DEfcodoor – Development of an Ecologically Friendly Final Consolidation Step Using Thermoplastic Fibre Placement for a Helicopter Door

Producing helicopter components from laminated composites is currently a highly energy-intensive process. Novel laser-assisted processing eliminates the need for the energy-hungry autoclave, providing numerous other benefits as well.

Project Partners
Dutch Thermoplastic Components B.V., AFPT GmbH

01.09.2011 – 31.07.2013

Funding authority
FP7-JTI - Specific Programme "Cooperation": Joint Technology Initiatives of the European Union

High-performance composites for helicopter doors provide reduced weight, high strength and recyclability. However, conventional processing of thermoset composites requires a highly energy-intensive autoclave step to cure the fibre-reinforced pre-impregnated sheets (prepregs) that have previously been manually aligned. Scientists developed a technology to enhance the sustainability of helicopter door manufacture within the context of the project DEfcodoor. It is based on the use of thermoplastics and laser-assisted thermoplastic fibre placement (TFP). TFP enables the rapid deposition and in situ consolidation of thermoplastic unidirectional tape, eliminating the need for various joining steps. Eliminating the autoclave also decreases production time. Thermoplastics have several advantages compared to thermosets and are gaining ground rapidly. They do not require the autoclave for curing to form cross-links. As they are not irreversibly formed, they can be melted and reused, making them highly recyclable. Finally, their manufacturing is more eco-friendly than thermosets, which require lots of energy and produce noxious chemicals.

The team developed a technology to produce structures consisting of skin and stiffener (to prevent buckling) for helicopter components. Customised stiffener laminates with local reinforcements were produced by laser-assisted TFP and thermoformed into a hat profile to be used in helicopter doors. These were joined in situ to skin laminates again via laser technology. The scientists compared the properties of in situ consolidated laminated specimens with conventional post-consolidated specimens, providing important insight into processing. DEfcodoor demonstrated the many benefits of laser-assisted TFP and subsequent thermoforming to produce helicopter structural components from eco-friendly thermoplastics. Not only does the process decrease energy consumption and scrap. The scrap can also be reused to produce smaller components. Eliminating bonding processes and materials thanks to in situ consolidation can also reduce assembly costs by about 40 %. With continued optimisation of product quality, this technology could make important impact on the competitive position and sustainability of the helicopter industry.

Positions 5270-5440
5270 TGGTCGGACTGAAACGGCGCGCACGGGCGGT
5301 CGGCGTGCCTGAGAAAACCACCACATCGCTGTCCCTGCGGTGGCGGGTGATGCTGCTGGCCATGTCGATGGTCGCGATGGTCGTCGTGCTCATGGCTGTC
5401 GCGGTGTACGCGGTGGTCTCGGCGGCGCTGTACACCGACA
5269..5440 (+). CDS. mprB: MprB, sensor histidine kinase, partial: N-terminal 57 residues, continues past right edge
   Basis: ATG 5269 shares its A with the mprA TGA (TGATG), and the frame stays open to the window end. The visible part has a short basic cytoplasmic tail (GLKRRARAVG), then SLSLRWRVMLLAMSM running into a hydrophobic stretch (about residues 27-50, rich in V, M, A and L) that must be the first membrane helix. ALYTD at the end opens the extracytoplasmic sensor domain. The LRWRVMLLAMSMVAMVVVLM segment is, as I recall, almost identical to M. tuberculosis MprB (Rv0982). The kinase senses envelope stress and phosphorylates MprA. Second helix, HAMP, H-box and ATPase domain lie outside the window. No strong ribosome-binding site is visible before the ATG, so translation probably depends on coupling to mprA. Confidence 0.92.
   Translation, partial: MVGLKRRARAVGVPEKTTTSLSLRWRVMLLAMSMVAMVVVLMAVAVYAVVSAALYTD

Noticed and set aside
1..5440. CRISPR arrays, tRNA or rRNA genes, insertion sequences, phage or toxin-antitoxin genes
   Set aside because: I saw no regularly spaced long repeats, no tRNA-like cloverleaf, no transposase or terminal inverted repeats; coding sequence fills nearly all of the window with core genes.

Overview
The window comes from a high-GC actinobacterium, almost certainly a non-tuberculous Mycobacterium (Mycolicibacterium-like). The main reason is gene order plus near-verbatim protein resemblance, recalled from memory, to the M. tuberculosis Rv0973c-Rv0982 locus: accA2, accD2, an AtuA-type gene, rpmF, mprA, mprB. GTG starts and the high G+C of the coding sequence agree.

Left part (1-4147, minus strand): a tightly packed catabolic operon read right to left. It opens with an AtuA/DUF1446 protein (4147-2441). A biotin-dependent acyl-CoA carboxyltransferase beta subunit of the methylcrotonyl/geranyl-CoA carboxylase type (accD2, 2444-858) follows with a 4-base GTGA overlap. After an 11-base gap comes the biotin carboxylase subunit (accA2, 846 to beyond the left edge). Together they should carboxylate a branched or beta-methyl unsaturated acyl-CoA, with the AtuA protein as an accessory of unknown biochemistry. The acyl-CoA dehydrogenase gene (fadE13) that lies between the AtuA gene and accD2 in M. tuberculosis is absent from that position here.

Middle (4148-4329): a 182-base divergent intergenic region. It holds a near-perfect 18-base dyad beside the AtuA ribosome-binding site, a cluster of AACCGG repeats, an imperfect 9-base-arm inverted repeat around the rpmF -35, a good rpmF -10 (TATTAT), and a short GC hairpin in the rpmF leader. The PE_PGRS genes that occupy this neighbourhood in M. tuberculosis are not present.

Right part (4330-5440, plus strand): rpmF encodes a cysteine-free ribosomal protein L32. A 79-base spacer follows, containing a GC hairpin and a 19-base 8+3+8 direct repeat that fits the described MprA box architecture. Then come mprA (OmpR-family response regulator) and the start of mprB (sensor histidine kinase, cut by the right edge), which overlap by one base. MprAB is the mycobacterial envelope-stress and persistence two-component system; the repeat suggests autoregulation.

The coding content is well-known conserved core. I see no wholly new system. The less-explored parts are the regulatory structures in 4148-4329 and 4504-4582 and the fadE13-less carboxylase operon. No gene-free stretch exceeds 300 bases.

Radlmaier, V.; Ehard, S.; Ladstätter, E.; Drechsler, K.: Thermoplastic Automated Fiber Placement - Current Fields of Application and Future Prospects. JEC Composites Magazine (97), 2015, pp. 39-45
Radlmaier, V.; Obermeier, G.; Ehard, S.; Kollmannsberger, A.; Körber, H.; Ladstätter, E.: Interlaminar Fracture Toughness of Carbon Fiber Reinforced Thermoplastic In-situ Joints. Polymer Processing Society Conference (PPS) 2015, 2015
Radlmaier, V.; Henne, F.; Ladstätter, E.: Novel environmentally friendly manufacturing approach for thermoplastic composite helicopter doors. Greener Aviation 2014 Conference, 2014

This project has received funding within the framework of the FP7-JTI - Specific Programme "Cooperation": Joint Technology Initiatives of the European Union under grant agreement No 287103 (“Development of a Ecological friendly final consolidation step using Thermoplastic Fibre Placement for a helicopter door”). This publication reflects only the author’s views and the European Union is not liable for any use that may be made of the information contained therein.

Final Report
Download (pdf)